THRUUE POINTS BLOG

Values drive culture and strategy in times of crisis

By Rhiannon Bell

Johnson & Johnson’s recall of Tylenol Extra Strength is often cited as a beacon of success in business ethics. THRUUE recently discussed additional insights from this famous case with Mark Williams, a leader in the medical diagnostics field who worked at Johnson & Johnson during the crisis and recall decision. Williams shared with us his insights about the importance of a values-driven culture and strategy.

The Tylenol recall

In 1982, Johnson & Johnson recalled Tylenol Extra Strength from shelves across the globe (31 million bottles, totaling more than $100 million in retail value) after bottles were poisoned with cyanide and caused seven deaths in Chicago. Deciding to recall the product—at great financial cost to the corporation—was simple because the core values of the company demanded it.

At the height of the crisis, Johnson & Johnson’s acting CEO, Jim Burke, read the corporation’s Credo aloud to a room of panicked executives. The Credo details the core values of Johnson & Johnson, declaring that the company’s responsibility is first and foremost “to the doctors, nurses and patients, mothers and fathers, and all others who use our products and services.” With this focus on responsibility to communities, the leaders immediately pulled the drug from all shelves.

This decision demonstrated the influence of a values-driven culture. Core values should act as beacons in a company’s culture, guiding decision-making and helping employees navigate trade-offs to align everyone on a single trajectory. For Johnson & Johnson, articulating that stakeholder wellbeing was highly valued provided employees with a clear way to make decisions. Within a culture where employees always put ethical responsibility first, crises like the cyanide poisonings are much less likely to result in catastrophe for the organization. Leaders could have placed more importance on safeguarding market share and cushioning the financial blow in the short term, but instead used core values as a ‘North Star’ for long-term success.

Core values also support smart business strategy. In the case of Johnson & Johnson’s recall, CEO Jim Burke immediately defined and put into action a plan to regain the company’s leading 37% market share, which had dropped to just 7% within a month of the cyanide poisonings. Though he did not ask about the financial setbacks when he made the decision for a full recall, he knew that they would have to act immediately and smartly to regain lost market share. Leaders quickly rolled out a plan to include a three-part, tamper-proof seal on all new Tylenol bottles. Johnson & Johnson not only quickly reintroduced the product with its new safety packaging but also went to the media to explain how the company had used its Credo to make its decision and shape its actions.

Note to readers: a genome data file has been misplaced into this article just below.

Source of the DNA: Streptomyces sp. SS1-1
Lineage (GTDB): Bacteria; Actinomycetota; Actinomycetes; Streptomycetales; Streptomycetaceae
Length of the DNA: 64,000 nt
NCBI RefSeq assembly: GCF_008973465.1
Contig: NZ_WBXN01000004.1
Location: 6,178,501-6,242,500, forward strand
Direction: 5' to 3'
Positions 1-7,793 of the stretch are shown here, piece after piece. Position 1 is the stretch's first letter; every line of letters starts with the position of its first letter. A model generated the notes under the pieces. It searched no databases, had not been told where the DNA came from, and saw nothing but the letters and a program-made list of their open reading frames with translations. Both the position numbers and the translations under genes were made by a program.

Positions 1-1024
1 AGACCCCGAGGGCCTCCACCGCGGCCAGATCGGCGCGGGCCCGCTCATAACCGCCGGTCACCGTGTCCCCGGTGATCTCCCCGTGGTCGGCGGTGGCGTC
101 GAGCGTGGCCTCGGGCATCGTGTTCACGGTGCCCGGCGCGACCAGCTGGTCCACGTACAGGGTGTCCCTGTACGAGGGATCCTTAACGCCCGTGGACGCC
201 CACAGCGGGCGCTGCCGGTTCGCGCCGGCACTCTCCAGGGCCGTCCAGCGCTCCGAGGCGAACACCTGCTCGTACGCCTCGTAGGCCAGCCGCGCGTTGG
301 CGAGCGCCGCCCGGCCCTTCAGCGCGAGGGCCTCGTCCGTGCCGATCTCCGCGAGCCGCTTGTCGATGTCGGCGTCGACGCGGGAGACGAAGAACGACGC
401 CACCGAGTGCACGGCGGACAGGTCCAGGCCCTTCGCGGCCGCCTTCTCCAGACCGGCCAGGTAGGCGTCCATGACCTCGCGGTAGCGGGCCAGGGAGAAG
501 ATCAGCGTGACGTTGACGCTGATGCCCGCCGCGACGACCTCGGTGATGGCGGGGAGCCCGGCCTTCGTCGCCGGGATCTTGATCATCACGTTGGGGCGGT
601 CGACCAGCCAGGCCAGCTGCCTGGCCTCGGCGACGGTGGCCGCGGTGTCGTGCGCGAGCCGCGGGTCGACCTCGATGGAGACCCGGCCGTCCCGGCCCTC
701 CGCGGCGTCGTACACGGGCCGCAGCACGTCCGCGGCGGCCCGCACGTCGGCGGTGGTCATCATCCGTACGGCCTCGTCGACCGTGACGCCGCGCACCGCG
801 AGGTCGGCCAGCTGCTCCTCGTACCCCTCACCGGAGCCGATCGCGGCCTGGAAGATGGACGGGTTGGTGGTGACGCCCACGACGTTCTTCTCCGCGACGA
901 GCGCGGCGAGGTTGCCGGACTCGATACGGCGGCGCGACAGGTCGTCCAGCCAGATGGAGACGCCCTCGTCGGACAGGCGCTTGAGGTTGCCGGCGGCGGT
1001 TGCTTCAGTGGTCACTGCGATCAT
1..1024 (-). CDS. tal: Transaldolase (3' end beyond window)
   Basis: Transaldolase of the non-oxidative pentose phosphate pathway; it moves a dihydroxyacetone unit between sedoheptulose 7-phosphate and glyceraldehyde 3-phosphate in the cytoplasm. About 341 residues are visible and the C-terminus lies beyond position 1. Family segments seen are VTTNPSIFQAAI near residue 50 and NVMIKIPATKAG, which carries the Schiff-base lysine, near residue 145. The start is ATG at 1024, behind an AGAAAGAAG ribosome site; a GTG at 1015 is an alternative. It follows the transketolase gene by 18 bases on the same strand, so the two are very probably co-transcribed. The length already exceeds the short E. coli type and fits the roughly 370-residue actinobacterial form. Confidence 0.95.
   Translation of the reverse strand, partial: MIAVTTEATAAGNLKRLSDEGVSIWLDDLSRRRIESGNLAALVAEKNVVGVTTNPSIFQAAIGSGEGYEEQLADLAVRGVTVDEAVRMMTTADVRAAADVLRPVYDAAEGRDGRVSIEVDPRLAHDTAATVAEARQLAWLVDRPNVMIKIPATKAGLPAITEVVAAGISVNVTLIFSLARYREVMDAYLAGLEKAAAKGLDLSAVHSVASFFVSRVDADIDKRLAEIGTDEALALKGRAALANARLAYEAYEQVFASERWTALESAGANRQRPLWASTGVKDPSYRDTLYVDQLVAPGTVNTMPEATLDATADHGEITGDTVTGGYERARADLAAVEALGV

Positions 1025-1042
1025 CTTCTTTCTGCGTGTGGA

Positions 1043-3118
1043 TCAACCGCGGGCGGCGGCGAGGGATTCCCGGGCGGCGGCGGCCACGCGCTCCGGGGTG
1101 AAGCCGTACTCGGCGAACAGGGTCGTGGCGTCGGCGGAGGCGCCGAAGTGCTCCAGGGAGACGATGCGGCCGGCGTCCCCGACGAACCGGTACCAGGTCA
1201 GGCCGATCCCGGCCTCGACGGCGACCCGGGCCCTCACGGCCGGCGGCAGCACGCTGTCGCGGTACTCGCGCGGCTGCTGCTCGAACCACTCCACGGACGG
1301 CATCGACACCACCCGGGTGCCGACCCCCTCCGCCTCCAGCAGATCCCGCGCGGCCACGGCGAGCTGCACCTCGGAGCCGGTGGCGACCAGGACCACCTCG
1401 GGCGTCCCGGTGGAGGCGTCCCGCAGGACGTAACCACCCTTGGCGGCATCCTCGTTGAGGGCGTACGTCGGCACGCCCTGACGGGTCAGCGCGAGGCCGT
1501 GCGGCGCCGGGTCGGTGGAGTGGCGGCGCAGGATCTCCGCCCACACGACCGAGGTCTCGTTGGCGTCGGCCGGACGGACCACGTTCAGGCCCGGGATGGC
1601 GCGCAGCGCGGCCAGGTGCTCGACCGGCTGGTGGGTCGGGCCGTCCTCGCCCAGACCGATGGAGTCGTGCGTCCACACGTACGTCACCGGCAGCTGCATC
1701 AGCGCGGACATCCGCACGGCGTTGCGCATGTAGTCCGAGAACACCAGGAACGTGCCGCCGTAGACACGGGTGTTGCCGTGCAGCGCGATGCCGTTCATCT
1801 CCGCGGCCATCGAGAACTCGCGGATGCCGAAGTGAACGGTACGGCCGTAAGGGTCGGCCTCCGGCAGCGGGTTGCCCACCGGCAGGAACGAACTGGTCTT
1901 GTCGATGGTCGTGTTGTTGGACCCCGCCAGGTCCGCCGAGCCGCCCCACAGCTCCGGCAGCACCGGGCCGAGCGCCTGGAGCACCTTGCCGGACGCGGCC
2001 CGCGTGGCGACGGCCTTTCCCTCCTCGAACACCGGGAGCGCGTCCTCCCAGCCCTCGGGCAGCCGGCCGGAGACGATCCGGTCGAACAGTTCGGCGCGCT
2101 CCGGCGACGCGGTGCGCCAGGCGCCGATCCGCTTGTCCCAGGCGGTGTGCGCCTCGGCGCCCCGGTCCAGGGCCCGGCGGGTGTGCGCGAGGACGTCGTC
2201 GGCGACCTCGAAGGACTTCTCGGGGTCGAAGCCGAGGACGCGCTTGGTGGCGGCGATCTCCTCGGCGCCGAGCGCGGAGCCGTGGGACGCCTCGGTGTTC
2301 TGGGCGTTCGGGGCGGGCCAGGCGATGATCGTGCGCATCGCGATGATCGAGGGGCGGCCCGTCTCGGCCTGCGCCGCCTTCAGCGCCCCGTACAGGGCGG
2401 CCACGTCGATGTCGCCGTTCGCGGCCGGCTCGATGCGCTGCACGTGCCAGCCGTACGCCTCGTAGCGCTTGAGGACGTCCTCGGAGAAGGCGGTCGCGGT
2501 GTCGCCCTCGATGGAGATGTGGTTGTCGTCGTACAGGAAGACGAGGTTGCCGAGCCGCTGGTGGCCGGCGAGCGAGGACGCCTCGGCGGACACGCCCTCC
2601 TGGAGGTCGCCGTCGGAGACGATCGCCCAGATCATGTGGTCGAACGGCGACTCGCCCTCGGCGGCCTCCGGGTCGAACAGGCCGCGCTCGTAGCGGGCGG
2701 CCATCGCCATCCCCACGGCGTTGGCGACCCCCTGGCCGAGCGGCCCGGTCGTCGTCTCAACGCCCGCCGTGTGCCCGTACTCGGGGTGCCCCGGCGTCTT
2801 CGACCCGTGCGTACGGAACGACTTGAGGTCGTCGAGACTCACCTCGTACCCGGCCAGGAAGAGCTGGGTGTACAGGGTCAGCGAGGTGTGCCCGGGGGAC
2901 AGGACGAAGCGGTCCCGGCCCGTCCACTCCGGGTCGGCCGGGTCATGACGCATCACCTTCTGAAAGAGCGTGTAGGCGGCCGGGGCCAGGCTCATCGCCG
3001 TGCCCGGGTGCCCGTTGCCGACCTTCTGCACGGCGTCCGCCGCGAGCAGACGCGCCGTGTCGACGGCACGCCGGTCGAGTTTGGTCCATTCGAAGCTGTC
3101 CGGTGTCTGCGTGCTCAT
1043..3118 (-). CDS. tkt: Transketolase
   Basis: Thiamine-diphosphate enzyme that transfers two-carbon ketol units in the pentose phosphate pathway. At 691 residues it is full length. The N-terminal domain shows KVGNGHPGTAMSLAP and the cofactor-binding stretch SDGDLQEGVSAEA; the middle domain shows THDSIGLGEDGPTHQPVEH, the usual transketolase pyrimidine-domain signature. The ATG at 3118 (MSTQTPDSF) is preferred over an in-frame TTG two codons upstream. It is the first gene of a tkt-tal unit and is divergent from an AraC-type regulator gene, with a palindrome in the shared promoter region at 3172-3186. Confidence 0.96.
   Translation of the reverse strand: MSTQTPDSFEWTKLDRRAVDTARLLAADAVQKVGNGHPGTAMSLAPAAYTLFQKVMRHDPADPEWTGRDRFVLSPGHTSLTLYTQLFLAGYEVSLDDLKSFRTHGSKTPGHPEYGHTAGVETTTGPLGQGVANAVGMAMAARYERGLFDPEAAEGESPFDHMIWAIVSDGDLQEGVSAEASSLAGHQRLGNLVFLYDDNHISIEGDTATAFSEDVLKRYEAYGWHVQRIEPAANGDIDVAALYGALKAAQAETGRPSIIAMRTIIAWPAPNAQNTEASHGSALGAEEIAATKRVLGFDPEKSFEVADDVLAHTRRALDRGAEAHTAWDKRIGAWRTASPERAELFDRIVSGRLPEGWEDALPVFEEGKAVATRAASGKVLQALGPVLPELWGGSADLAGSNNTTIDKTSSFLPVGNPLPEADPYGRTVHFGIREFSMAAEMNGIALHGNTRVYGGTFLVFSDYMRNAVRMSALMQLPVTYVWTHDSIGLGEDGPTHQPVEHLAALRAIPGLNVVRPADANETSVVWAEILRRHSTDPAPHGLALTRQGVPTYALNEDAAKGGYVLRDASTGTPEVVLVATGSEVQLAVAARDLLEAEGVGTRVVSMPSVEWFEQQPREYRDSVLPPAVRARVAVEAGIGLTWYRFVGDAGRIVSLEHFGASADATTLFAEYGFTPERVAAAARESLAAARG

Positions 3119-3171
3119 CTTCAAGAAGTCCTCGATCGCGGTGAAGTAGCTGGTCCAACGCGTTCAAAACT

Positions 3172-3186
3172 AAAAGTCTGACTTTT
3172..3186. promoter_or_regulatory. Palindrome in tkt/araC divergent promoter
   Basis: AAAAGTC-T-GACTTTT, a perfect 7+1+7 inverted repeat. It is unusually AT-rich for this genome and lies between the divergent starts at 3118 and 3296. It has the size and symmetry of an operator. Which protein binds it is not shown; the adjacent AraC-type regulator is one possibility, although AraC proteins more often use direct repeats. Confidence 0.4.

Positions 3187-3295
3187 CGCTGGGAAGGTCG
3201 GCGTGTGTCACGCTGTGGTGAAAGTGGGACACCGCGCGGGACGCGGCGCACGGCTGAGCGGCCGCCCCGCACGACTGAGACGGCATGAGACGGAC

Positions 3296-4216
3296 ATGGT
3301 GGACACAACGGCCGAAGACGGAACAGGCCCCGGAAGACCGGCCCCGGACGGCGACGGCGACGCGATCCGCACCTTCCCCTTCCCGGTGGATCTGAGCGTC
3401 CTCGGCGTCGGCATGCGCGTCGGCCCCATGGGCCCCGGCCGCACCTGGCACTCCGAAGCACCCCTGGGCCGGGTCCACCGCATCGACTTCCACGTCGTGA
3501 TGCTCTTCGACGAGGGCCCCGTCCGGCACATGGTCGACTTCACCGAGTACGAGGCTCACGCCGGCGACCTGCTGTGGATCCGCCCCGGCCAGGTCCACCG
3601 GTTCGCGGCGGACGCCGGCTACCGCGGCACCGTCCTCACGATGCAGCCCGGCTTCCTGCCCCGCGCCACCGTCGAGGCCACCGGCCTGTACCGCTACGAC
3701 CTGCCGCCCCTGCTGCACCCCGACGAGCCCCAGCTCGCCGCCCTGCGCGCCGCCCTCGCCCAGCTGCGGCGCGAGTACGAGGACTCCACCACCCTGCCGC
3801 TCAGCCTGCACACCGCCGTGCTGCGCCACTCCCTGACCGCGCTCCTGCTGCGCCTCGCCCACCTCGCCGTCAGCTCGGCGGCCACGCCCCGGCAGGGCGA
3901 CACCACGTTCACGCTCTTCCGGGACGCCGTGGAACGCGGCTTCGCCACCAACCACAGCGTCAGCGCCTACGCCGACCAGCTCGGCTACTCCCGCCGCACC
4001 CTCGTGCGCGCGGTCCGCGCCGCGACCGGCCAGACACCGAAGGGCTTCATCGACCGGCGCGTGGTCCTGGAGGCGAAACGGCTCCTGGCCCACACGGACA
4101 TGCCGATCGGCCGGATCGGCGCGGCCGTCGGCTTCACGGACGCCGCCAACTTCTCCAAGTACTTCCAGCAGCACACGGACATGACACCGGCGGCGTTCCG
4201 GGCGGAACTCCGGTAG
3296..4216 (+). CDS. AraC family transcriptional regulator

Perhaps the savviest component of the reentry plan was for Johnson & Johnson to become a pioneer in the tamper-free packaging movement. As fear of copycats spread (one report cited more 100 copycat poisonings of Tylenol or other products), Johnson & Johnson voiced concern about unsafe drug packaging and urged doctors and consumers to buy only products with tamper-proof seals. Johnson & Johnson forced the adoption curve for other companies, proving to the public that consumer safety was their utmost priority while simultaneously gaining a first-mover advantage. As a result of this values-driven strategy, the company’s market share rebounded from 7% to 30%—almost returning to its percentage before the crisis—within a year of the recall.

The impact of values-driven culture and strategy

When Williams left Johnson & Johnson to pursue other positions throughout the rest of his career, the importance of a culture driven by strong values remained with him. In every interview with a new company, Williams would ask the same simple question: “How do you make decisions?” By asking this question, Williams was able to uncover whether or not the organization had a values-led culture.

“What that question really means,” Williams says, “is, ‘tell me about your core values.’ I wanted to hear about their decision-making philosophy.”

In his next position as Vice President, Marketing at Roche’s US Diabetes division, Williams encountered a similar situation to the Johnson & Johnson case. The company faced inconclusive information that a diabetes testing device, which had #1 market share and accounted for a large portion of the company’s total profits, was producing erroneous results for diabetes patients. Executives were split, but were able to make a decision using the company’s core values (much like Johnson & Johnson’s Credo-led decision). Roche demanded a full recall of the product, despite large costs.

What Roche did not immediately consider was a smart, values-driven strategy that Williams had seen at Johnson & Johnson. So upon Williams’s recommendation, the CEO soon rolled out a comprehensive plan to explain Roche’s values and priorities, the decision-making process, and even how the recall meeting was conducted, to doctors and patients who used Accu-Chek™. Because the company used their values to drive strategy, Accu-Chek’s leading market share rebounded quickly and Roche regained its first-class trustworthiness with consumers.

Note: Williams is the former Global Vice President of Sales and Marketing at CeloNova BioSciences and former VP of Marketing at Roche Diagnostics U.S.

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